In fact, a new survey by human resources services CareerBuilder of more than a thousand human resource managers and another 800 employees at private-sector companies in the United States found that there were many familiar reasons for employees coming in to work late. You've heard them. Among the most typical excuses were traffic (51 percent), oversleeping (31 percent), the weather (28 percent) and - my favorite - just being too tired to get out of bed (23 percent).
None of the explanations is unfamiliar. However, there were a few other reasons for lateness submitted that would certainly raise eyebrows. For example, one employee said "I had morning sickness" which would be understandable, except the employee was a man. Another complained that ". . .an astrologer warned me of a car accident on a major highway, so I took all back roads, making me an hour late." My favorite came from one woman who said that she was late because her "fake eyelashes were stuck together." One thing's for sure: innovation is not dead in America.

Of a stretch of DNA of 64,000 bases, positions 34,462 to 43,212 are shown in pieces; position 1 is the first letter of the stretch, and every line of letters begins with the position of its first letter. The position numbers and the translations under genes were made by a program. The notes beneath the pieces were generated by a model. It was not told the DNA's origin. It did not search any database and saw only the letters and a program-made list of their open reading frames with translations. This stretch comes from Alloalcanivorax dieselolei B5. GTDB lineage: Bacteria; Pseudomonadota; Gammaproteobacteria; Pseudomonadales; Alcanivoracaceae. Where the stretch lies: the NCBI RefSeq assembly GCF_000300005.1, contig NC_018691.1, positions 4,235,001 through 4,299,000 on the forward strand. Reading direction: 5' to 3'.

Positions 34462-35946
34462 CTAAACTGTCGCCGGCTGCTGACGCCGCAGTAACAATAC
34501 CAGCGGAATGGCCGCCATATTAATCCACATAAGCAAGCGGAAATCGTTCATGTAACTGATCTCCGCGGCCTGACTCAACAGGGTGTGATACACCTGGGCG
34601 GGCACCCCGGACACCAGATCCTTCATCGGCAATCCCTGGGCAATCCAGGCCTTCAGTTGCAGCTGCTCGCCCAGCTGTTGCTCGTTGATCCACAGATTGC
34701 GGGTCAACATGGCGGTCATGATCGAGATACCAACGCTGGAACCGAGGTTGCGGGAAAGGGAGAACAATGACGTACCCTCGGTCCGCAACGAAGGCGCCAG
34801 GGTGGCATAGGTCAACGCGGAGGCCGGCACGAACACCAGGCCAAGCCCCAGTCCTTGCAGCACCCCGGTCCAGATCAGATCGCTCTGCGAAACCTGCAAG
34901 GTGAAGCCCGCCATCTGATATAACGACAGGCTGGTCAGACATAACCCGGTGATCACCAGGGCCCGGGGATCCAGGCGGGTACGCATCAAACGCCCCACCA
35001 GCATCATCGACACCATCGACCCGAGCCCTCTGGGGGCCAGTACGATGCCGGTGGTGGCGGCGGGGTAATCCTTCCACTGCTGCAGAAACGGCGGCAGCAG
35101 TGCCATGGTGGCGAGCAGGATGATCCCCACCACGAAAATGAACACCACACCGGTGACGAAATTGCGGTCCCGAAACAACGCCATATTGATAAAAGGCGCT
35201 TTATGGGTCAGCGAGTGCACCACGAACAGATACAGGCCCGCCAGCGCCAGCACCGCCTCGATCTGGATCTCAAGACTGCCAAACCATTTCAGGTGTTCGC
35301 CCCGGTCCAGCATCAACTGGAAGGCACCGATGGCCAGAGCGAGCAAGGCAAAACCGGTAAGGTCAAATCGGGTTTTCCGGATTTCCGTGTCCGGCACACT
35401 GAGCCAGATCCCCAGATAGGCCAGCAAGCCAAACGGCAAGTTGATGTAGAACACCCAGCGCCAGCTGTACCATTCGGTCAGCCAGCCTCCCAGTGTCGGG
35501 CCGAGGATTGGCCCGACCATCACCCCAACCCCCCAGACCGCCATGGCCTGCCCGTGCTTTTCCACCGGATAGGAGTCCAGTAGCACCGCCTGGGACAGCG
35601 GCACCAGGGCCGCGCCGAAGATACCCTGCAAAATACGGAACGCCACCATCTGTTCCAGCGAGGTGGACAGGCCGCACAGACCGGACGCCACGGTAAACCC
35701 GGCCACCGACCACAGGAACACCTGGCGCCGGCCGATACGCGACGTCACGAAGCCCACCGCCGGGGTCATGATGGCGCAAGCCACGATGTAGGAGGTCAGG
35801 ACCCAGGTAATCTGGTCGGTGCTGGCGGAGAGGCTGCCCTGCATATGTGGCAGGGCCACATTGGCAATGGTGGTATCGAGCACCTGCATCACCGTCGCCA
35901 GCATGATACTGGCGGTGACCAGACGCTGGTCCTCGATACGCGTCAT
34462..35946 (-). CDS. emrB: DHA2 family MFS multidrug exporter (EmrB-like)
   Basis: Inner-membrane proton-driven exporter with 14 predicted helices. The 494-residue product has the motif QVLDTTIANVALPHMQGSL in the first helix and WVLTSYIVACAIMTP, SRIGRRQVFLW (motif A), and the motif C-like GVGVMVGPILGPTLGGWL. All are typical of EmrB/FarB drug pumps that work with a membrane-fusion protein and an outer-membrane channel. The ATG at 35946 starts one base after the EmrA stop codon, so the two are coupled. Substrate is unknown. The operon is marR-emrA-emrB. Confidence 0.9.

Sure, these excuses are funny . . . but not to employers. A majority of them in the CareerBuilder survey said they expect their employees to be on time every day. So important is this that 42 percent of employers said they've fired an employee because of tardiness. This is not a minor problem in the American workplace. Almost 25 percent of the employees surveyed said they come in late "at least once a month" and 12 percent are late on a weekly basis.
The good news is that most employees get it. A full 65 percent of them said that they stay later to make up for any tardiness. However, most workers do think it's time to change how we think about the workday. Almost two-thirds in the survey think that today's 9-to-5 workday is antiquated and 88 percent of them think that the day's start and end times should be more flexible.
(This story has not been edited by NDTV staff and is auto-generated from a syndicated feed.)